Saturday, February 27, 2010

Hiking Around the Web

“I went to the woods because I wished to live deliberately, to front only the essential facts of life, and see if I could not learn what it had to teach, and not, when I came to die, discover that I had not lived.”
-- Henry David Thoreau

Here’s a few good things related to backpacking from around the web recently:

First something funny – From the Smoky Mountain hiking Blog a three legged bear walking upright like a man.


On a more serious note, the New Jersey Board of Public Utilities approved PSE&G’s proposed new power lines from the Delaware Water Gap through the Jersey Highlands.  This will add a new 500Kv line and double the height of the existing towers to 175 feet.  The National Park Service will hold public hearings next week Feb 16 – 18, 2010 on the impact on the Delaware Water Gap National Recreation Area, The Appalachian National Scenic Trail and the Middle Delaware National Scenic and Recreational River. 

Can’t make it to a meeting? Click here to email your comments to the National Park Service. The deadline is March 5, 2010.

http://parkplanning.nps.gov/commentForm.cfm?parkID=220&projectID=25147&documentId=31664  You can keep up with the issue at the NYNJTC web site: http://www.nynjtc.org/issue/pseg-powerline-proposal .

Now some shameless promotion….

Patagonia is having it’s “Winterfest Sale” with 30-50% of Winter Gear.  In the interest of full disclosure, I want to let you know BackpackBaseCamp.com is an affiliate of Patagonia and will receive a small (very small) commission if you make a purchase through the advertisements on this site.  It would help to off set some of our costs and would be much appreciated.

Patagonia - Web Specials, Save 40% - 60% Shop Campmor Today!


Enjoy the winter!


The Stick Pic Hiking Pole Camera mount

“The civilized man has built a coach, but has lost the use of his feet.”  ~Ralph Waldo Emerson, "Self-Reliance," 1841

About a month ago I wrote a post about the UltraPod camera tripod, in that post I mentioned “The Stick Pic”, a tiny device for the end of you hiking pole to hold a cameral.  Rod at “TheStickPic” sent me one to try out.  This is quite an ingenious little gadget.  There are various models of the Stick Pic made for specific brands of hiking poles, so that they fit on perfectly.  Rod sent me the #5 for my Black Diamond hiking poles.

The Stick Pic weights practically nothing (10.5 grams about 1/3 of an ounce) versus the 2.6 ounces for the UltraPad tripod.  So for these ultralight backpackers out there, the Stick Pic wins hands down.  You use the gadget by holding your hiking pole out with the camera on the end of it, this easily lets you take a self portrait or a picture of you and your friends. Tip: Putting a small mirror like the stick on tiny mirrors they sell for cars (at Walmart) more easily allows you to see what the camera lens is seeing.  You can also invert your hiking stick (handle on the ground) to use the pole to steady the camera as you take landscape photos.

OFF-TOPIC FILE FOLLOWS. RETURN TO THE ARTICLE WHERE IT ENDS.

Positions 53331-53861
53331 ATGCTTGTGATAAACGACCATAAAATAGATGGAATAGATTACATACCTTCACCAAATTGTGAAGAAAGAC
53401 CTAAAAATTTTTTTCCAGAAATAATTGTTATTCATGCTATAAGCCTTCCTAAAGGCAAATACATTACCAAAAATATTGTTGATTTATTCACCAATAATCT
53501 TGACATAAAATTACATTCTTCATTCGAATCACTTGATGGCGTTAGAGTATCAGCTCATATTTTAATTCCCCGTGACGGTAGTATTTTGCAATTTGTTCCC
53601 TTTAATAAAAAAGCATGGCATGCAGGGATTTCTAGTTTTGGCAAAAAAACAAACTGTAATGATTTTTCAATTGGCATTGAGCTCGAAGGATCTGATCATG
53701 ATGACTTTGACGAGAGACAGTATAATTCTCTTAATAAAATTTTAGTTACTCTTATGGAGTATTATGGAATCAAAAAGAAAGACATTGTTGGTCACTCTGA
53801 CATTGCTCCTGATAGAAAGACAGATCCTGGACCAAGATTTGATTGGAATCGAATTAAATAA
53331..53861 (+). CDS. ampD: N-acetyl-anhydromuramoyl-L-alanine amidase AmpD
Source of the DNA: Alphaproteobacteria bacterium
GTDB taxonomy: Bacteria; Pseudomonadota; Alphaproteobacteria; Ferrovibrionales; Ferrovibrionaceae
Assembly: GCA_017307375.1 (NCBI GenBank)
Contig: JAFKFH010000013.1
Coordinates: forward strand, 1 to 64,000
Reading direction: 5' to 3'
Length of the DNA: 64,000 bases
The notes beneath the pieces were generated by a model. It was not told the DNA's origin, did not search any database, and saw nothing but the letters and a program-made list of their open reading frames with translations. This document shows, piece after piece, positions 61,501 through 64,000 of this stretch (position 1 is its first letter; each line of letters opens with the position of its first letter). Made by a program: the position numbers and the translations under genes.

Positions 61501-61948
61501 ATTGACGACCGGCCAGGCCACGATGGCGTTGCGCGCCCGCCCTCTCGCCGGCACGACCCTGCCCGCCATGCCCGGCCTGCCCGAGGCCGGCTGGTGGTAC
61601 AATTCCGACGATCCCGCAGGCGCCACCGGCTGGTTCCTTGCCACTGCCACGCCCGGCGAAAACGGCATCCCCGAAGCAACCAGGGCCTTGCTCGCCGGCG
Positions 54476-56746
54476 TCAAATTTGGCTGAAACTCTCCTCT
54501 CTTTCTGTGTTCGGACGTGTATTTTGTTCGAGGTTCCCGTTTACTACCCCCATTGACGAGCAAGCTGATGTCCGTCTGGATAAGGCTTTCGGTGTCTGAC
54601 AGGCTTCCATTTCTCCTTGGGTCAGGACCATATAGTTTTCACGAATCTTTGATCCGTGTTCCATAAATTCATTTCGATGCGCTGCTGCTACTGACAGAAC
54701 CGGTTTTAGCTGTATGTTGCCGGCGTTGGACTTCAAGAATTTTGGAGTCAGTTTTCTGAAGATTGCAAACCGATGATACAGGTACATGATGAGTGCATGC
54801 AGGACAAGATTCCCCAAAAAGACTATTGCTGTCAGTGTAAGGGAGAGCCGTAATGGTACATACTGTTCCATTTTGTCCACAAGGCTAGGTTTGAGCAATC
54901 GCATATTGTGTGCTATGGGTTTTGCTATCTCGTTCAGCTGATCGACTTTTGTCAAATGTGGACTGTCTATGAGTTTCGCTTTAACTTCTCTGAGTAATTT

Video of The Stick Pic:


On the downside, using the Stick Pic with heaver cameras like an SLR is a bit more problematic, and I was not able to find any good way to use it as a tripod since the angle is not adjustable (built into the curve of the hole in the plastic ring). You could try adding a second swivel screw type device onto it (like tripods have) to solve this problem, but I didn’t attempt that.

Overall, I love this little gadget. If I’m taking a more serious camera on my hike or think I will need a tripod, I will still take the UltraPod, but for simple shots of me and my friends the Stick Pic is perfect for the job.

Related Sites:


Ultrapod @ REI


Related Posts:

UltraPod Camera Tripod

The StickPic or self portraits made easy

Gen2 StickPic

Patagonia - Web Specials, Save 40% - 60% Shop Campmor Today!

Wednesday, February 10, 2010

Southbound – A Tale of Two Sisters…Backpacking on the Appalachian Trail

“All that is gold does not glitter, not all those who wander are lost.”
- - J.R.R. Tolkien, Lord of the Rings

A review of the book Southbound by Susan & Lucy Letcher

This book is a bit different than the typical Appalachian Trail journal. Obviously our heroes are walking south – Maine to George; whereas the vast majority of hikers go North. Of course the primary reason for the migration north is the weather. Most thru-hikers walk with (or into summer) spring, avoiding the dangers of winter. Our sisters are starting in Maine in black fly season and hiking directly into winter. They’re doing this with the added challenge of attempting to hike the trail barefoot – at least for “as long as it’s fun”. For me it would be comfortable for about two minutes and I’d have my boots back on. But I don’t think the sisters are crazy, they actually enjoy being close to the earth and are willing to patiently train their feet and minds to handle it. This process slows down there progress considerably, including an injury (that could have happened with or without boots) and puts them in the Smoky’s in mid February.